Finding contentment in the midst of ministry is a challenging task. In today’s world, this difficulty is intensified by our insatiable access to sources of ministry jealousy. Social media, podcasts, and blogs frequently contribute to intense feelings of discontentment. Even studies in church history often leave a pastor feeling inadequate! After all, who could read about 20-year-old Charles Spurgeon preaching to thousands without being tempted towards resentment? In spite of this potential for temptation, Spurgeon’s own testimony and preaching can encourage weary ministers through restless periods in service to the church.
Here are 6 insights gained from Charles Spurgeon for those frequent days when the struggle with contentment persists:
Your current ministry is a call from God. Discontent is often a result of questioning God’s call. In a sermon preached in 1872, Spurgeon responds to “spiritual Don Quixotes” ambitiously seeking better opportunities:
"God has made you what you are, a mother, or a daughter, a husband, a servant, or a master; serve God as such… Extraordinary calls may come, and I pray they may come to some here present, but they are not likely to be given to those who cannot use their present every-day opportunities."
The biblical example is of faithful service in both “small” and “large” ministries. Ministers find examples of contentment in service throughout the Bible. Preaching on Rahab, Spurgeon points out,
"Moses kept sheep till he was bidden to deliver Israel; Gideon was threshing when the angel appeared to him; and the disciples were fishing when Jesus called them. They used diligence in their callings, and then threw their hearts into their higher calling. So Rahab did… She fulfilled a very necessary part in Israelitish history. Her faith was truly active and is to be commended."
Every person needs the Gospel, including those in your current ministry. Ministers looking for contentment beyond their current setting neglect those around them. At various points in his ministry, Spurgeon encouraged would-be missionaries to begin preaching to those around them in their local settings first. Speaking to a group of young men, Spurgeon preaches on the need to preach the Gospel in all places and to all people:
"The human mind is the same everywhere. Its sins may take another form, but there are just the same difficulties in one place as in another… Just try your hand at the conversion of that young man who sits next you in the pew. See what you can do for Jesus Christ in the shop. See whether you can serve your Master in that little Bible-class of which you are a member."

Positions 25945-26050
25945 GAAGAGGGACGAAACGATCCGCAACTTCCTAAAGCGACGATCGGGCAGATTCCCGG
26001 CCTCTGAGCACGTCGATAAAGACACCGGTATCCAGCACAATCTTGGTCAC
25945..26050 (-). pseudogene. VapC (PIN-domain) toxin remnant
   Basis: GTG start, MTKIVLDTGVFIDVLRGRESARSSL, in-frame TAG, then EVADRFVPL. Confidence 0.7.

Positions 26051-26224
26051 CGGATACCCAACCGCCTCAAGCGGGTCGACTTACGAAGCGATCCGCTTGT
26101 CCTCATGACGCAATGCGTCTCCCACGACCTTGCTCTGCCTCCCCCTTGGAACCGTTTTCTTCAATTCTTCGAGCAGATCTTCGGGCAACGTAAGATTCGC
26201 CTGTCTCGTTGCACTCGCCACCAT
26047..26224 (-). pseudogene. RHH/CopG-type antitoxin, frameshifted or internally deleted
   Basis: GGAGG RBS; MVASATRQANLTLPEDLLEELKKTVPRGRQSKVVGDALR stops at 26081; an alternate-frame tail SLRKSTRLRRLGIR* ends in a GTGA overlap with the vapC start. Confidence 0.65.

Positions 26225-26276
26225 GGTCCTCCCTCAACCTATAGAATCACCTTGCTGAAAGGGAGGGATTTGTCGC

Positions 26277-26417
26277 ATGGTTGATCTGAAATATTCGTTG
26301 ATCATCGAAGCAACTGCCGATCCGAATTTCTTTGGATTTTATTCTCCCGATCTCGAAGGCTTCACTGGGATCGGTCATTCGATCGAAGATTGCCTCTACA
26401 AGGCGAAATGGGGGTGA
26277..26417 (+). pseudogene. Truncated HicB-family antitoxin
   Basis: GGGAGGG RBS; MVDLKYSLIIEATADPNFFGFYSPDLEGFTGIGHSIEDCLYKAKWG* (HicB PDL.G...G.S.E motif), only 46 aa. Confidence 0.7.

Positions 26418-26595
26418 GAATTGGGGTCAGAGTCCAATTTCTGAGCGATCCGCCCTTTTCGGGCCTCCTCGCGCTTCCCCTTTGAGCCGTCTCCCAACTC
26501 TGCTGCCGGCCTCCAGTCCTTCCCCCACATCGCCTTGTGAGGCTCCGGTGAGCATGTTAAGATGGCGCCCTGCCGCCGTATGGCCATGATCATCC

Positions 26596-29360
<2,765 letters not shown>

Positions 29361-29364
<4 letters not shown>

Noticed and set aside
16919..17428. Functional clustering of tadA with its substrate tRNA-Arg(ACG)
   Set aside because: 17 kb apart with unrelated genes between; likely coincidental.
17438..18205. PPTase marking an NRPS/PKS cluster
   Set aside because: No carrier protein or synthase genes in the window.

Every opportunity to preach the Gospel to attentive hearers is a blessing. Preaching the Gospel is a joy whether the audience is large or small. Those trapped in ministry discontentment should be reminded of this encouraging truth. Reflecting on his first sermon preached to “a few poor cottagers” at Teversham, Spurgeon commented,
"Our villages and hamlets offer fine opportunities for youthful speakers. Let them not wait till they are invited to a chapel, or have prepared a fine essay, or have secured an intelligent audience. If they will go and tell out from their hearts what the Lord Jesus has done for them, they will find ready listeners."
Your current ministry is preparation for later ministry opportunities. Although the minister should not focus on future opportunities for contentment, today’s ministry is a training ground for everything that lies ahead. Spurgeon urges young ministers,
"To make the very poorest listen with pleasure and profit is in itself an achievement, and beyond this it is the best possible promise and preparation for an influential ministry. Let our younger brethren go in for cottage preaching, and plenty of it."
This promise was confirmed by Spurgeon’s life. As a young man, his first pastorate was a small, rural congregation at Waterbeach. He faithfully served this congregation until his call to New Park Street Chapel in London. Upon his call, he wrote these words to his new congregation on April 28, 1854,
"I sought not to come to you, for I was the minister of an obscure but affectionate people; I never solicited advancement. The first note of invitation from your deacons came quite unlooked-for, and I trembled at the idea of preaching in London. I could not understand how it had come about, and even now I am in the hands of our covenant God, whose wisdom directs all things He shall choose for me; and so far as I can judge, this is His choice."
A desire for future opportunities may render you ineffective in your current ministry. Discontentment leads to a lack of focus on the current ministry. Once again reflecting on Teversham, Spurgeon remarks,
"Many of our young folks want to do great things, and therefore do nothing at all; let none of our readers become the victims of such an unreasonable ambition. He who is willing to teach infants, or to give away tracts, and so to begin at the beginning, is far more likely to be useful than the youth who is full of affectations and sleeps in a white necktie, who is studying for the ministry, and is touching up certain superior manuscripts which he hopes ere long to read from the pastor’s pulpit."
Each of us will battle with discontentment, regardless of the size of our ministry or the phase of our career. Charles Spurgeon knew this fact, as he undoubtedly felt this temptation himself. I prayerfully hope that these reminders from Spurgeon’s ministry will help you as you carry on in the work of the Gospel.
Stephen Reynolds is the pastor of First Baptist Church in Cuba, New Mexico, and a PhD student in Historical Theology at Gateway Seminary. You can be follow him on Twitter.